When eighth-grader Bailey Ennett first came to Harris County Department of Education (HCDE) Academic and Behavior School West (ABS West), she had physical outbursts in the
classroom almost daily. Now, the tech-savvy 14-year old thrives in the specialized learning environment.
“Bailey is always progressing,” said life skills middle school teacher Ann Mustacchia, who is concluding her first year at ABS West. “She masters her goals because she is so smart, and her social skills are great. She even likes to help deescalate students. She holds one of her peer’s hands in the hallway and acts like a big sister.”
April is Autism Acceptance Month.
Ennett, an autistic student from Alief Independent School District (Alief ISD), initially transferred to ABS West in elementary school when she had difficulty controlling her anger. Her issues with self-regulation began from an early age, says Ennett’s grandmother, Gerda Haskins, who became Ennett’s primary guardian when she was four.
“She was kicked out of daycare twice by the age of four,” she said. “She had too many issues in a regular classroom. She was disruptive and would instigate stuff with the other kids. She was fighting in school almost every day.”
Since Ennett was referred to ABS West, her grandmother has seen a transformation in her ability to manage her reactions to emotions and the world around her.
ABS West is specifically designed for students with intellectual, developmental, and behavioral disorders, autism spectrum disorder, and other significant health impairments.
Certified teachers, counselors, and behavior coaches use data-driven behavior management techniques to help students function successfully in a traditional school environment and in life.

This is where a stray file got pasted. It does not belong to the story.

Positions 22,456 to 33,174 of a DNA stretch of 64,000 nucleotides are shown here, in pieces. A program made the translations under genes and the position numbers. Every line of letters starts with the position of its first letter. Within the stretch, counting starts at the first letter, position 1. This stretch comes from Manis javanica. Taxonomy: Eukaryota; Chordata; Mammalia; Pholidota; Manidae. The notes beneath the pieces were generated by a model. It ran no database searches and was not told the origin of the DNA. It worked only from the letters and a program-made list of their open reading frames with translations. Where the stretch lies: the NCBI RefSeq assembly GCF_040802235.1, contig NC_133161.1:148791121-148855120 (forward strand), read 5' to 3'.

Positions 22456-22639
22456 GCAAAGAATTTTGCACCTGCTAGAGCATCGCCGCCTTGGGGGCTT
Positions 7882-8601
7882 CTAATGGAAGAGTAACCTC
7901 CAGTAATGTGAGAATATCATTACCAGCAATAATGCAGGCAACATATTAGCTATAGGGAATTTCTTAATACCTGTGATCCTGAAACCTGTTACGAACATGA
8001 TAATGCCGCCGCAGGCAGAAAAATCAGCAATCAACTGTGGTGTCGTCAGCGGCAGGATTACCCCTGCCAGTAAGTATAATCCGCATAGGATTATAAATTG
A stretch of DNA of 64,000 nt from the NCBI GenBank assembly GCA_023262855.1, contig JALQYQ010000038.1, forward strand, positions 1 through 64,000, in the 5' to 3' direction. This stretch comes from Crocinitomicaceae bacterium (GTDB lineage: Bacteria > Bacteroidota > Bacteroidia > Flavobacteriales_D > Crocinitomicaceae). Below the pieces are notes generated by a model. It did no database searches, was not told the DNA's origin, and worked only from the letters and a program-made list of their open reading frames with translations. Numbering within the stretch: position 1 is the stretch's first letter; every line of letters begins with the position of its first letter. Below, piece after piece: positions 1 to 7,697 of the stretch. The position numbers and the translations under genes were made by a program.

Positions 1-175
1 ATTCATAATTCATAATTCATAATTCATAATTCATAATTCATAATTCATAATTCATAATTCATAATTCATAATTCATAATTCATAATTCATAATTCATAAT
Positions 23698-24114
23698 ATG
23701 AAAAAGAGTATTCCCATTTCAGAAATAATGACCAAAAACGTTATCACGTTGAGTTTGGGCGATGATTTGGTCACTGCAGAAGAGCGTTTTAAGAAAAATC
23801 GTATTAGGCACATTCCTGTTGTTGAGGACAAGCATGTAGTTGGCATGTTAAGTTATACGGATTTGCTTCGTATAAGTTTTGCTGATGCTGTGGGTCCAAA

Though Ennett had transitioned back to O’Donnell Middle School, her home campus, in 2020, her grandmother requested she be referred back to ABS West in the fall of 2021.
“She wanted to go back, actually,” said Haskins. “She never wanted to leave. She likes the environment and tells me, ‘I did good in school today.’”
ABS West’s goal is to help students successfully transition back to their home schools. However, given the characteristically small student-to-teacher ratios and nurturing staff, it is common for students to want to stay, says Principal Victor Keys, Ed.D.
“Initially, students and parents are apprehensive about coming to ABS West, but once they get to know us, it is hard to get them to leave. We are like a family,” he said. “When that happens, it takes additional planning, but we try to get them back to their home schools as successfully as possible.”
ABS West utilizes several tools and programs to identify and adapt to each students’ level of cognition and retention. Using i-Ready—an online reading and mathematics program that helps teachers determine students’ needs, personalize learning, and monitor progress—Ennett makes great strides in learning daily, says Mustacchia.
Mustacchia and Behavior Coach Courtney Atkinson, who has known Ennett for several years, share many goals for their student, including helping her successfully return to Alief ISD in time for high school and finding hands-on opportunities to develop her interests.
According to the two staff members, Ennett can tell someone the name of every dog breed and explain how to download songs from YouTube. She even helps them with the technology in their classroom.
“If you tell her, ‘Show me something I don’t know,’ she can do it,” she Mustacchia.
Day by day, Ennett becomes more independent and a role model in the classroom with the help of her teacher and coach.
“She’s come a long way,” said Atkinson. “I’m really impressed with and proud of her.”
To learn more about HCDE’s adaptive behavior schools, visit www.hcde-texas.org/special-schools.